Did the family move to Brazil under false identities? Are they living "off the grid" at an isolated location? Did they take their own lives? Or were they murdered?

The inquest's first witness, police investigator Senior Sergeant Gregory Balfour, said he was not convinced the family was dead and laid bare a series of events that have led police to question their fate.

The cult leader and his false identity

The inquest presented Simon Kadwell, the self-styled cult leader with a following online, as a strange and controlling man who was on anti-psychotic medication.

By witness accounts Mr Popic and Ms McDougall had been brainwashed and were subservient to him.

Following the family's disappearance, police discovered Mr Kadwell had stolen the birth certificate of a former associate in his native England and had assumed his identity.

His real name was Gary Felton.

In May 2007, traffic officers pulled him over and questioned his drivers licence identification after receiving a tip off that he was an imposter.

Police believe that may have caused him to panic and could have been the catalyst for the family's disappearance two months later.

Mr Kadwell's proven ability to falsify his identity prompted concern that the four of them could be living somewhere under assumed names.

Cars, dogs sold and house left spotless

Police also questioned why both Mr Kadwell and Ms McDougall would sell their cars if they were planning a suicide pact.

Mr Kadwell sold his car for $1500 without negotiation. Ms McDougall sold hers on the July 13, the day before she was last seen, and cashed the cheque at the bank.

The couple also sold their two pet dachshund dogs.

The woman who bought them on July 14, Carolyn French, was the last known person to see Ms McDougall.

She testified that she arranged with Ms McDougall to drive from Perth to Nannup on Sunday July 15 to pick up the dogs, but when she rang Ms McDougall the day before to get directions, Ms McDougall said, "No, you must come today."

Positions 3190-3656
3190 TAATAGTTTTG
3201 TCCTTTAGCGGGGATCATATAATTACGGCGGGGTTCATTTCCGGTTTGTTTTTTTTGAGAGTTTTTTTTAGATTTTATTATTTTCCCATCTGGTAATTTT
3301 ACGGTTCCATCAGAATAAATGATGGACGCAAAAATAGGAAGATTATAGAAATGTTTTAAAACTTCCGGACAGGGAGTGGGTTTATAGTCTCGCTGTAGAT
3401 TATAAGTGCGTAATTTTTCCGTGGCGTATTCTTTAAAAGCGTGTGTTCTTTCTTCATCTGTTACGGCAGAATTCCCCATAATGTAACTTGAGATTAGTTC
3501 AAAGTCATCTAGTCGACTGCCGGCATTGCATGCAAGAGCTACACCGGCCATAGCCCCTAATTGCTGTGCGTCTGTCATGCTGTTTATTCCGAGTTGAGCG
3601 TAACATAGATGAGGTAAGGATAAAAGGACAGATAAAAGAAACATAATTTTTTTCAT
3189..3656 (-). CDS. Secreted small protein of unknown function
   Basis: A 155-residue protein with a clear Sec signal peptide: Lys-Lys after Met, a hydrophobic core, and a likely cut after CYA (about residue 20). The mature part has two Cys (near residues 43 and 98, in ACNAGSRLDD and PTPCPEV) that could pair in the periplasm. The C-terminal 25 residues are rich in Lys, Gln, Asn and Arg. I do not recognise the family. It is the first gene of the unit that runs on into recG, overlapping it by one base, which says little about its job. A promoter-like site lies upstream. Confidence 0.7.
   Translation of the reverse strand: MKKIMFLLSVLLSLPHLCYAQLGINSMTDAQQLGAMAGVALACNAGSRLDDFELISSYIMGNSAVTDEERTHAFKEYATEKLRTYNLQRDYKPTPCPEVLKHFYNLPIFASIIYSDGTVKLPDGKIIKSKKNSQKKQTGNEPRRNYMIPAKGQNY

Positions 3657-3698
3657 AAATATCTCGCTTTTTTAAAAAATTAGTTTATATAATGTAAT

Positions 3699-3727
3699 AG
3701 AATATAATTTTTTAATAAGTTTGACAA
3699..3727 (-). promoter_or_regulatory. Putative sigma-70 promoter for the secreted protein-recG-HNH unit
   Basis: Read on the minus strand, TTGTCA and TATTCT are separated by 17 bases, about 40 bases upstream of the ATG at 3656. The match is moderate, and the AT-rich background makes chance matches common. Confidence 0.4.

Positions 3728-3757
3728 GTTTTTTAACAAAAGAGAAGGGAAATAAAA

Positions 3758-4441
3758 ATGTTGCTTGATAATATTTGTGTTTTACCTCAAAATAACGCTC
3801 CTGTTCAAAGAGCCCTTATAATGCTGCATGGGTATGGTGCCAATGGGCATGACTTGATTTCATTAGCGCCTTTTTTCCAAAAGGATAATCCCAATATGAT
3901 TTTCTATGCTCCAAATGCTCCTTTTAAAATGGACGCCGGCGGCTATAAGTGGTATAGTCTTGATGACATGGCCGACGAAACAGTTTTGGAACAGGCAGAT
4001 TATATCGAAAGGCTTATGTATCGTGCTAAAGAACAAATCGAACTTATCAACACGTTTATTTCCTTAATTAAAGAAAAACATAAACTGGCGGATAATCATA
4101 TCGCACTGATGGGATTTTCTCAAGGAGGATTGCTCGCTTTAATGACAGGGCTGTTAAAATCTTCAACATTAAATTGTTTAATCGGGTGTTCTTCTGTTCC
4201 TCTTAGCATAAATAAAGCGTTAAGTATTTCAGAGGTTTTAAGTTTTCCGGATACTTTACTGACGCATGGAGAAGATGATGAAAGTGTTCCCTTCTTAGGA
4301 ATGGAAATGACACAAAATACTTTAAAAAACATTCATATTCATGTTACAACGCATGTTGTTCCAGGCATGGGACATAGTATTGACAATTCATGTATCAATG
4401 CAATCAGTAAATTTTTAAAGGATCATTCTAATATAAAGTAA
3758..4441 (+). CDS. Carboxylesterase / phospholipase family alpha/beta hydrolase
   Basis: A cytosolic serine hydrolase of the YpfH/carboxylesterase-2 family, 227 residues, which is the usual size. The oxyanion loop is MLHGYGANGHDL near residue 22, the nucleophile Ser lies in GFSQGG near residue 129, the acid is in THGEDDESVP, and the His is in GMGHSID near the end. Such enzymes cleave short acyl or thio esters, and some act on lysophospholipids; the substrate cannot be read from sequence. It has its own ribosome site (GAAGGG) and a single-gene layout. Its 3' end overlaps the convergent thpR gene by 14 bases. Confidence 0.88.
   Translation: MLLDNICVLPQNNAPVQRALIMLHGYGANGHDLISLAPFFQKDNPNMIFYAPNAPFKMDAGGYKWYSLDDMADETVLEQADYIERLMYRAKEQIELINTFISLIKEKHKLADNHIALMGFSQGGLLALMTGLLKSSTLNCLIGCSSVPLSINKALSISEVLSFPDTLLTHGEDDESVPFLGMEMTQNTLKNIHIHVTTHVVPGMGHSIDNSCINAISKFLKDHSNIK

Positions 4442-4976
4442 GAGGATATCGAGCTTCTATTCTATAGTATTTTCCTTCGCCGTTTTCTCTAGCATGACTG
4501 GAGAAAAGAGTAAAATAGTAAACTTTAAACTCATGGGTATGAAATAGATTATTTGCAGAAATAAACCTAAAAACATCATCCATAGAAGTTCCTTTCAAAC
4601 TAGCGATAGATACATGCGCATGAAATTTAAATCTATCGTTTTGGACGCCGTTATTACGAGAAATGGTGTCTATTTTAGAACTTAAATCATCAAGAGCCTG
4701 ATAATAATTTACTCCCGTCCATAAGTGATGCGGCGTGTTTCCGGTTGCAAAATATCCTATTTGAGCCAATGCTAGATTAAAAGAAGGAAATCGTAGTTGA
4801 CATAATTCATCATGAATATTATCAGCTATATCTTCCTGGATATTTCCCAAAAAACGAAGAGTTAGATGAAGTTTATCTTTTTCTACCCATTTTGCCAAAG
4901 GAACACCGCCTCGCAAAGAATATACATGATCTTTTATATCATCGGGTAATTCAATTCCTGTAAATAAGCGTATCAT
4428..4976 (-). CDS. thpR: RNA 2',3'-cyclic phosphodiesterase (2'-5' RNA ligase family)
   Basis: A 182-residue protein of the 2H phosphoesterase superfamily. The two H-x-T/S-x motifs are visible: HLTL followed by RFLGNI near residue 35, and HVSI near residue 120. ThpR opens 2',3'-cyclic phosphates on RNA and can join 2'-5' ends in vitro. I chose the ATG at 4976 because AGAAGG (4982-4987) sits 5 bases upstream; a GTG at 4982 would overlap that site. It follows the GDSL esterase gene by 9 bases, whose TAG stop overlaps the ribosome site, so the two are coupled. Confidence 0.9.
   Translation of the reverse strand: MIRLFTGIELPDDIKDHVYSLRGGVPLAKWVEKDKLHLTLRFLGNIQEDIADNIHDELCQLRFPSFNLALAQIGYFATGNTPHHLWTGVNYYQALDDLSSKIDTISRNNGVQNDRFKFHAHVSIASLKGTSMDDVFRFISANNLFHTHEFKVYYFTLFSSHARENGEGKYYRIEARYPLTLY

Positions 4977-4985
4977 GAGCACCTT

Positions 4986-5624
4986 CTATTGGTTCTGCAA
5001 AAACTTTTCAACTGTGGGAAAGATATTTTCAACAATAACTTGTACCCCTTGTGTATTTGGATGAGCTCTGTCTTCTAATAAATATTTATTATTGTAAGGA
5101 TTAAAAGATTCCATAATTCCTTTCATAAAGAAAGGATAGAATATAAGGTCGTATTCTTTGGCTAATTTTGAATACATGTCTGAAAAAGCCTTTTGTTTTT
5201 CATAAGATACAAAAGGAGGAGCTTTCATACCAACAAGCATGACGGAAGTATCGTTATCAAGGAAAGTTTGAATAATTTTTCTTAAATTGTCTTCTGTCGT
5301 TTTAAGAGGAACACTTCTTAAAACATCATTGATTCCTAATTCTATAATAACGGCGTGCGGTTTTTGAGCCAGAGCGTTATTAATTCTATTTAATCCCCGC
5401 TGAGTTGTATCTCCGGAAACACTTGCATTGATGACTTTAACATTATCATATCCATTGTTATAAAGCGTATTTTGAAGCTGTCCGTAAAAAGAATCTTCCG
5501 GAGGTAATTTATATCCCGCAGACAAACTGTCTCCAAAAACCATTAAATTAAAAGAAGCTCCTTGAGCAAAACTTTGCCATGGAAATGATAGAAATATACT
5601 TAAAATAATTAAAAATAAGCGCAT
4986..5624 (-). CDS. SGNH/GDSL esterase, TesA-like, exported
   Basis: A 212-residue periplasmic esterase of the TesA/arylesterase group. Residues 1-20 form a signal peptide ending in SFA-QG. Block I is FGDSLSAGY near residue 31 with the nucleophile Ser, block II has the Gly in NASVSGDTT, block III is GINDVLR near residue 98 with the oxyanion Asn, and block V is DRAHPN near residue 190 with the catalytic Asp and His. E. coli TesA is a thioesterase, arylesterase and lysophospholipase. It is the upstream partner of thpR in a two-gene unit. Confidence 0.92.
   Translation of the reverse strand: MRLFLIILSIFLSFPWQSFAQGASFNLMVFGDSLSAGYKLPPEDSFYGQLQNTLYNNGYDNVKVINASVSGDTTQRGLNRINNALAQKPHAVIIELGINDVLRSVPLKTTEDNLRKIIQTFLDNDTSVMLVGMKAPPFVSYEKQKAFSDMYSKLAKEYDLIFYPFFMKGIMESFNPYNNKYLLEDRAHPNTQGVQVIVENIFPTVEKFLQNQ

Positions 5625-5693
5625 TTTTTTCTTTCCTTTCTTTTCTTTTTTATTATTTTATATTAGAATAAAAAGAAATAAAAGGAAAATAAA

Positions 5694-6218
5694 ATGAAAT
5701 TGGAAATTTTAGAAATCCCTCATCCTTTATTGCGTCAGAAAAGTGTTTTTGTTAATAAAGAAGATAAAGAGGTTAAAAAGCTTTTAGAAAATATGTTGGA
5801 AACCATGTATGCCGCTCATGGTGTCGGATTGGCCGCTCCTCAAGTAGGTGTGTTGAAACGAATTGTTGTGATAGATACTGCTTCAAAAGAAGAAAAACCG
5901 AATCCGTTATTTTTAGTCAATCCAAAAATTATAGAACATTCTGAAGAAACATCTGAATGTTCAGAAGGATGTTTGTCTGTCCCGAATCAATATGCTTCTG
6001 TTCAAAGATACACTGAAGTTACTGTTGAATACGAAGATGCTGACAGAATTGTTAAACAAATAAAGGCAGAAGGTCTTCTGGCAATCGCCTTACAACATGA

Ms French drove down that afternoon and said Ms McDougall appeared anxious and eager to hurry her out.

She took the dogs, but forgot to pay.

When she returned home there was a missed call on her landline phone from Ms McDougall.

It was the last call made from the Nannup house.

Mr French called back, apologised and arranged to transfer the funds.

The following day, she phoned Ms McDougall to let her know the dogs were doing well, but her call was never returned.

Days later, the landlords of the farmhouse found two notes — one written by Mr Popic and one by Ms McDougall — saying the family had gone to Brazil.

The house was left spotless, the family had taken their clothing and personal belongings and the only food that was left behind was half a bowl of rice.

The man on the train

When police started wading through evidence to find potential clues into the family's disappearance they discovered a call was made from their Nannup home to TransWA on July 12 to book a bus ticket from Bridgetown to Northcliffe under the name "Jay Roberts."

The ticket was never used.

However, two train tickets booked under that name were redeemed on the morning of July 16 — one going from East Perth to Kalgoorlie, the other from Perth to Northcliffe.

It was established that a passenger under that name got off at Northcliffe, and someone boarded the train to Kalgoorlie, but there's no evidence they got to the final destination.

Mr Popic's mobile phone was traced to Perth on July 15. It was used to call backpackers accommodation, Dominos Pizza and gay bar the Court Hotel.

His drivers licence was also used to check in to a hostel in Northbridge.

Police have not ruled anything out, but say it is likely they were Mr Popic's movements, because the Dominos delivery driver later identified him as the one he delivered a pizza to in Kings Park.

Mr Popic was also gay, so the phone call to the Court Hotel provided a vital clue.

On July 16, his phone was used to call TransWA.

To this day, it has not been established why Mr Popic would try to conceal his identity to catch public transport, or what happened to him after July 16.

The caravan park and the smell of death

Senior Sergeant Gregory Balfour told the inquest there were several reported sightings of the family after July 2007 that were not followed up during the initial investigation.

Three months after Ms McDougall disappeared, prison workers also reported finding a woman's T-shirt along with the smell of "dead flesh" in bushland near Northcliffe.